June 29, 2020
7 ways to keep pools safe this summer
Summer is here! Pools are open! It’s time to have some fun in the sun!
Multiple layers of protection are needed to prevent drowning. Drowning continues to be the leading cause of unintentional injury death for children aged 1 to 4 years and they are more likely to drown in a home swimming pool – the family pool, a friend’s pool, a relative’s or neighbor’s pool. Drowning is the 3rd leading cause of unintentional injury-related death for children and adolescents aged 5 to 19 years and are more likely to drown in natural water settings. Drowning can happen in as little as 2 inches of water and is often silent and quick. Here are some important water safety tips to keep your young children safe around water.
- Develop a “water watcher” system. Close and constant supervision from a responsible adult is the best way to prevent drowning in children around water (pool or lake). The adult should be within arm’s reach, providing “touch supervision”. A water watch lanyard can be used and is available from poolsafely.gov for the water watcher to wear and will remind him/her of their responsibilities. These are available for free at Children’s Mercy Adele Hall in the lobby by the Roasterie. The assigned water watcher should:
- Be sober.
- Put down the cell phone.
- Avoid other activities.
- Supervise even if there are lifeguards.
- Take turns with another adult for breaks (15 to 20 minutes).
- Life jackets should be used whenever the child is in watercraft. Small children and non-swimmers should wear a life jacket whenever they are in or near water. A properly fitted US Coast Guard-approved life jacket is recommended. Air-filled swimming aids, like floaties or armbands, do not take the place of life jackets. They can lose air and are not designed to keep swimmers safe.
- Fence and secure swimming pools. Pools should be surrounded by a 4-sided climb-proof fence that is at least 4 feet high and completely separates the pool from the house. The fence should also have a self-closing and self-locking gate that opens away from the pool, with the latch at least 54 inches from the ground. For above-ground pools, when not in use, the steps or ladder leading to the pool should be secured, locked, or enclosed by a barrier to prevent unexpected access.
- Install alarms. Drowning can be silent and quick. There are pool alarms, alarms for fence gates, and door alarms to help parents keep their young children safe and prevent unintended access to a pool. Doorknob covers and window guards are also recommended.
- Teach kids to swim. Infants as young as 1 year old may benefit from swimming lessons. A parent’s decision to begin swim lessons should be based on the child’s frequency of being around water, health, cognitive and developmental levels. Parents should research options for swim lessons in their community to make sure they will meet the needs of their child. Multiple lessons are needed to gain competent swim skills. Parents should remember swim lessons do not “drown proof” a child of any age. Parents still need to provide close supervision when children are in and around water and provide barriers to prevent unintended access to water. Parents may want to discuss when to begin swim lessons with their child’s pediatrician.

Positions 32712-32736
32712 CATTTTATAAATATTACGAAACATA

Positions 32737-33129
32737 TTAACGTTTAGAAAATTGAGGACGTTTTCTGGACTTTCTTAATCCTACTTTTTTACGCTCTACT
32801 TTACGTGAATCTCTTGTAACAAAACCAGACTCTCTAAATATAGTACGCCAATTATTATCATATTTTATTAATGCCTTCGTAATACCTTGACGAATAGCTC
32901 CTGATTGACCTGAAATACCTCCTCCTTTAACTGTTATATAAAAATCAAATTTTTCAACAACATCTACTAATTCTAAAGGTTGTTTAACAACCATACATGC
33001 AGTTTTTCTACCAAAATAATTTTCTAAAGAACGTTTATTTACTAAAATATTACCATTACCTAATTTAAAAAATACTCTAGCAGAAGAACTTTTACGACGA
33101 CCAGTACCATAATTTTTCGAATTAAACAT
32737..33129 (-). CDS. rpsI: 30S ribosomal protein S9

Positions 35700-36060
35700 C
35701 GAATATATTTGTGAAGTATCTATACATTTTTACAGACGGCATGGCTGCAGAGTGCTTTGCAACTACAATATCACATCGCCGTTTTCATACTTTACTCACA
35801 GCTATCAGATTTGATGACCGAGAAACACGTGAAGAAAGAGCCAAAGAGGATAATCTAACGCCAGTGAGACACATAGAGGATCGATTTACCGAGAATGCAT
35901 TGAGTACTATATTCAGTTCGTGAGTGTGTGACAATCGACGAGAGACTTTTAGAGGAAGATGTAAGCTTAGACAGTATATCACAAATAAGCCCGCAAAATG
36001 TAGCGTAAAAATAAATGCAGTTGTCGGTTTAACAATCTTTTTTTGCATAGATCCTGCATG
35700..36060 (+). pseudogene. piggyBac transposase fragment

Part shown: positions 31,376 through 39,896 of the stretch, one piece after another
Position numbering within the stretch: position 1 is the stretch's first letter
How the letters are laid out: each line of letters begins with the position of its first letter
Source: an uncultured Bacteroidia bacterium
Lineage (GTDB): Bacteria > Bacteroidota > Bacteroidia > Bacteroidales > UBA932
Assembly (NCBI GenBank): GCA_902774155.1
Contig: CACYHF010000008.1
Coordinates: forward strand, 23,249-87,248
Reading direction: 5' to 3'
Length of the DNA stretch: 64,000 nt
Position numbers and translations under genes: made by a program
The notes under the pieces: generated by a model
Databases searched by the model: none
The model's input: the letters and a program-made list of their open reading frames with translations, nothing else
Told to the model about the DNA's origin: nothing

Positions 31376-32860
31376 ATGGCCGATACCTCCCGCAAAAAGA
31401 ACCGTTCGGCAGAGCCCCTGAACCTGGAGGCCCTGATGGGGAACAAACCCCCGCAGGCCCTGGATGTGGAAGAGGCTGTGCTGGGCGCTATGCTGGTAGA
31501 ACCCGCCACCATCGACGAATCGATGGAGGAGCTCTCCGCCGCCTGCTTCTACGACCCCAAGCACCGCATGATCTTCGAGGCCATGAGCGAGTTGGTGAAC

- Get CPR Certified. Parents, caregivers and pool owners should know CPR. Keep a phone and rescue equipment at the poolside for emergencies – life preservers, life jackets and a reach tool.
- Some children with special health care needs are at increased risk for drowning.
- Water safety is especially important for children with autism, as they can be drawn to water but do not understand the danger. Sadly, the leading cause of death among people with autism who wander is drowning. Children with autism should learn the importance of water safety. Social stories and picture cards can be used. Parents should research swim lessons for children with autism in the community as they can provide individualized and specialized training. Parents should take precautions to prevent wandering.
- Despite children with epilepsy being at increased risk of drowning, swimming can be safe, especially for those with well-controlled seizures. Parents should talk with their child’s pediatrician or neurologist before any swim activity.
- Cardiac Arrhythmias. Children with long QT syndrome and other cardiac arrhythmias can be triggered by exertion while swimming. These children should be closely supervised around water at all times. Parents should talk with their child’s pediatrician or cardiologist before any swim activity.